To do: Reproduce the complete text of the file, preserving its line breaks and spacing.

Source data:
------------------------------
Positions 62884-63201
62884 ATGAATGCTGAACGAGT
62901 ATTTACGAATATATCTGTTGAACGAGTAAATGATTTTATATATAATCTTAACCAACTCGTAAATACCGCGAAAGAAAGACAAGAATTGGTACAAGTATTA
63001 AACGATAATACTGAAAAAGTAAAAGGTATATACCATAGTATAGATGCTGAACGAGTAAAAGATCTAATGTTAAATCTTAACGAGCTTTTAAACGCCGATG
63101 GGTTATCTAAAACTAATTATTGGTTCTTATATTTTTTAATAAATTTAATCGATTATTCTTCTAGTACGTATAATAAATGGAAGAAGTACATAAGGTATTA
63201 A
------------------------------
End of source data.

Positions 62884-63201
62884 ATGAATGCTGAACGAGT
62901 ATTTACGAATATATCTGTTGAACGAGTAAATGATTTTATATATAATCTTAACCAACTCGTAAATACCGCGAAAGAAAGACAAGAATTGGTACAAGTATTA
63001 AACGATAATACTGAAAAAGTAAAAGGTATATACCATAGTATAGATGCTGAACGAGTAAAAGATCTAATGTTAAATCTTAACGAGCTTTTAAACGCCGATG
63101 GGTTATCTAAAACTAATTATTGGTTCTTATATTTTTTAATAAATTTAATCGATTATTCTTCTAGTACGTATAATAAATGGAAGAAGTACATAAGGTATTA
63201 A